SPARTANBURG, S.C. Wofford College senior Katie Harmon, an art history major and studio art minor from St. Louis, Mo., didnt expect to be working in a jail. As a Bonner Scholar who is required to spend 10 hours a week in community service, however, Harmon goes where the need is greatest.

I worked in the Northside of Spartanburg for three and a half years, mostly with an after-school program at the Northwest Recreation Center,says Harmon. This past fall, Haley Guss, the AmeriCorps Vista at the Spartanburg County Detention Center, asked for Wofford students who were potentially interested in working with therapeutic arts. Dr. Karen Goodchild [associate professor of art history and chair of the department at Wofford] referred me to Haley, and from there, we began corresponding and eventually started the program.

Harmon held the first therapeutic art class in November 2014 in conjunction with four marriage and family therapistsfrom the West Gate Family Therapy Institute. The purpose is to help inmates work through the ideas of restorative justice.

Restorative justice is more forgiveness-based as opposed to the standard retributive justice, which is punishment-based,says Harmon. Were focused on helping inmates find some positive means of communication so that they can more positively deal with the crime that theyve committed and learn about forgiveness. We try to show them that, yes, you did something wrong, and youre working with the consequences, but you have a future beyond this.

According to Harmon, the program switches between lessons on art history and therapy sessions, but the overarching focus is on areas of personal development and forward and positive thinking. The eventual goal is to lower inmate depression and anxiety rates. The art history aspect provides additional lessons on people and events from the past that can serve as models of behavior.

The majority of the inmates are below a high-school reading level and have never been exposed to artists like van Gogh or Matisse. Were building this base of artistic and cultural knowledge that they can recall and use,says Harmon. Now they know of people like Nelson Mandela.The inmates have especially been inspired by the Mandela quote, Do not judge me by my successes, judge me by how many times I fell down and got back up again.’”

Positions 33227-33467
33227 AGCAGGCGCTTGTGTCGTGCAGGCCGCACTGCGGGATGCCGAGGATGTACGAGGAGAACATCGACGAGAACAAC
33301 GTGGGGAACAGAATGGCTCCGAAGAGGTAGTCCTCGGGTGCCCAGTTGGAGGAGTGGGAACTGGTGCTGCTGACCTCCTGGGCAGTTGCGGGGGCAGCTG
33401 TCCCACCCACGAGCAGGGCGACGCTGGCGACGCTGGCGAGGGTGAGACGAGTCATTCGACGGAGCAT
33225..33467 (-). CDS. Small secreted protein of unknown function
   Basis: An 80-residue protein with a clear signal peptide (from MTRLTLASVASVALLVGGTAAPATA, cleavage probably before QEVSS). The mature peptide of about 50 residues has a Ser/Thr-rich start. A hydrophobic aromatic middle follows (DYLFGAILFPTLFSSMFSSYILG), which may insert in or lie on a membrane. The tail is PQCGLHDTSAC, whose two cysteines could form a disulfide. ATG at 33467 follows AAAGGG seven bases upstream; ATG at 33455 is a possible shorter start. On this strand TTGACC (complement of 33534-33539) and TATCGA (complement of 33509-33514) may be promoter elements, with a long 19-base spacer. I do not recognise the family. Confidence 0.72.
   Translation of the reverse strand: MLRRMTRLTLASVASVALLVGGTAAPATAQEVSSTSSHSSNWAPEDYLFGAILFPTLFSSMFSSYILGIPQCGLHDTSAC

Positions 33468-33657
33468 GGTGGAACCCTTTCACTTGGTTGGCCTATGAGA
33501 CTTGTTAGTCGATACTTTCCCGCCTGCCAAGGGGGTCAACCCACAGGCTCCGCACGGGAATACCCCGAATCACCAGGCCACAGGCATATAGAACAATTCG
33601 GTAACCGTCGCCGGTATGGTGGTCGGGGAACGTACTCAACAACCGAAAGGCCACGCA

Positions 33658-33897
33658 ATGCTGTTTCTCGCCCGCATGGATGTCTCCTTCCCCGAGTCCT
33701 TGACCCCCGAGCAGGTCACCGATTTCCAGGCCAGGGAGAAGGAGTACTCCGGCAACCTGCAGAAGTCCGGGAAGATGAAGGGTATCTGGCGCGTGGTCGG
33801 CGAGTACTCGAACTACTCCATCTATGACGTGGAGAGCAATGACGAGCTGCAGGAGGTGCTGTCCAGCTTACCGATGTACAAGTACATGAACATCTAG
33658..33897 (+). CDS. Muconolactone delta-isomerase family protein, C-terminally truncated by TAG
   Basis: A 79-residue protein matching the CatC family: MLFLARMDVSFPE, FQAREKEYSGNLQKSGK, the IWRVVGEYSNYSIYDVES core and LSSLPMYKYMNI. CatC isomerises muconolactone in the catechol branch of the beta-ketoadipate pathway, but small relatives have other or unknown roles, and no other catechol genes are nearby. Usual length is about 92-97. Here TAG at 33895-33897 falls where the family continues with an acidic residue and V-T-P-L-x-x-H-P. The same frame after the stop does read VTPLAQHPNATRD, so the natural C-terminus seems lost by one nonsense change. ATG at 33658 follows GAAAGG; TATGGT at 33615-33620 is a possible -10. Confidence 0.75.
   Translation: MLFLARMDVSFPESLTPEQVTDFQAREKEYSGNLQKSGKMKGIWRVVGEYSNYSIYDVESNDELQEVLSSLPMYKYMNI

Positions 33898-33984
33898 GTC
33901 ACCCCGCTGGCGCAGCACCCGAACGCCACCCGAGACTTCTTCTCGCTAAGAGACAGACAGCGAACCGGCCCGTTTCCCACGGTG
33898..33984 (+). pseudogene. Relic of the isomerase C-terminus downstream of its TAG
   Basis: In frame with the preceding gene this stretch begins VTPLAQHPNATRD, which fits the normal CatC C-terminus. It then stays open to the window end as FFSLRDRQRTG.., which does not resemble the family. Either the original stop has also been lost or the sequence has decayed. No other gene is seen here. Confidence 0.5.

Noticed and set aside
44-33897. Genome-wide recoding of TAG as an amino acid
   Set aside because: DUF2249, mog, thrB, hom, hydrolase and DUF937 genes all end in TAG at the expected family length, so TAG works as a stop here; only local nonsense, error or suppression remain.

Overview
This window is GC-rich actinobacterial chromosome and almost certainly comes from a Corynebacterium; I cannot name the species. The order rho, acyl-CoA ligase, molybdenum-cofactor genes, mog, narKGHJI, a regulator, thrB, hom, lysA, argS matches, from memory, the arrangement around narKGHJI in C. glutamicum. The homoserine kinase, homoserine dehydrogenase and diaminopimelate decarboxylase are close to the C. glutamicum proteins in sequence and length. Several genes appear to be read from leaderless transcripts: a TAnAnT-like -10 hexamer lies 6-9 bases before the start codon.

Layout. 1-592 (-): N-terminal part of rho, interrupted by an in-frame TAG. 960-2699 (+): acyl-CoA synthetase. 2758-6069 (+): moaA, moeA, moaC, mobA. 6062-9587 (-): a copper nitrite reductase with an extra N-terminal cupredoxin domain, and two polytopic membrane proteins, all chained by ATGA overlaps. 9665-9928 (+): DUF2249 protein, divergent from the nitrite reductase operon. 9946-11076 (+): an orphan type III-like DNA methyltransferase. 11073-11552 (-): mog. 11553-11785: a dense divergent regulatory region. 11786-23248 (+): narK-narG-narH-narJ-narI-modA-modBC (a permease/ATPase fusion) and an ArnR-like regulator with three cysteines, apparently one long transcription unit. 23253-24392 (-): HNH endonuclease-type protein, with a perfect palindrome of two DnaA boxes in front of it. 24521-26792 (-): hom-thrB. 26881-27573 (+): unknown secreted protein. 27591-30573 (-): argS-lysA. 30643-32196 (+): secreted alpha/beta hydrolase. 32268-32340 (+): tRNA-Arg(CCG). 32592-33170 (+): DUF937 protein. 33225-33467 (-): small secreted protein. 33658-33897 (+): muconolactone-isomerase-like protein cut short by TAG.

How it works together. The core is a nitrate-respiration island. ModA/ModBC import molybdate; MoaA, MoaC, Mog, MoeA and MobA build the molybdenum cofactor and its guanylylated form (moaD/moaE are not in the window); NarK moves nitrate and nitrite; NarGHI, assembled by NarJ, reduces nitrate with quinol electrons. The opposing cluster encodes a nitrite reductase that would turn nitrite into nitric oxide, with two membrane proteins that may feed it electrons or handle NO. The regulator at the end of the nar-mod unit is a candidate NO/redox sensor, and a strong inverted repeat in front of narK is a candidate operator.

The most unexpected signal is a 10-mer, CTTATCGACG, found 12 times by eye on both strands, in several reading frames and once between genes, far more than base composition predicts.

Currently, the Therapeutic Arts Program is raising money in order to sustain the program. Many of the inmates have donated their work for a benefit auction. A portion of the proceeds will go toward the purchase of supplies for the program. The rest will support the South Carolina Victim Assistance Network. The SCVAC provides funds to victims of crime so that they can have access to advocates and other necessities.

The inmates I work with are so excited with the process. They know their art is being used to positively help others, and they take pride knowing that they are making money that can go back to the advocacy group,says Harmon. Through this program, the most important thing Ive taken away is that everyone is human, and even though youre incarcerated or have done something wrong, youre still a person. So many people commit crimes because of other circumstances. They arent inherently bad, theyre just trying to get by and dont know how to do it in the right way.

If interested in donating to the program, fundraising has gone live at www.gofundme.com/SCDCarts. Once the $2,000 goal has been reached, a selection of inmate artwork will be framed and displayed in the Martha Cloud Chapman Gallery at Wofford College alongside pieces from Harmons collection. All of the artwork will be for sale during the exhibit.

An opening reception will be held on Thursday, May 7 at 2-3:30 p.m.  The event is free and open to the public. For more information visit scdctherapeuticarts.wordpress.com.

By Kelsey Aylor, Wofford Class of 2018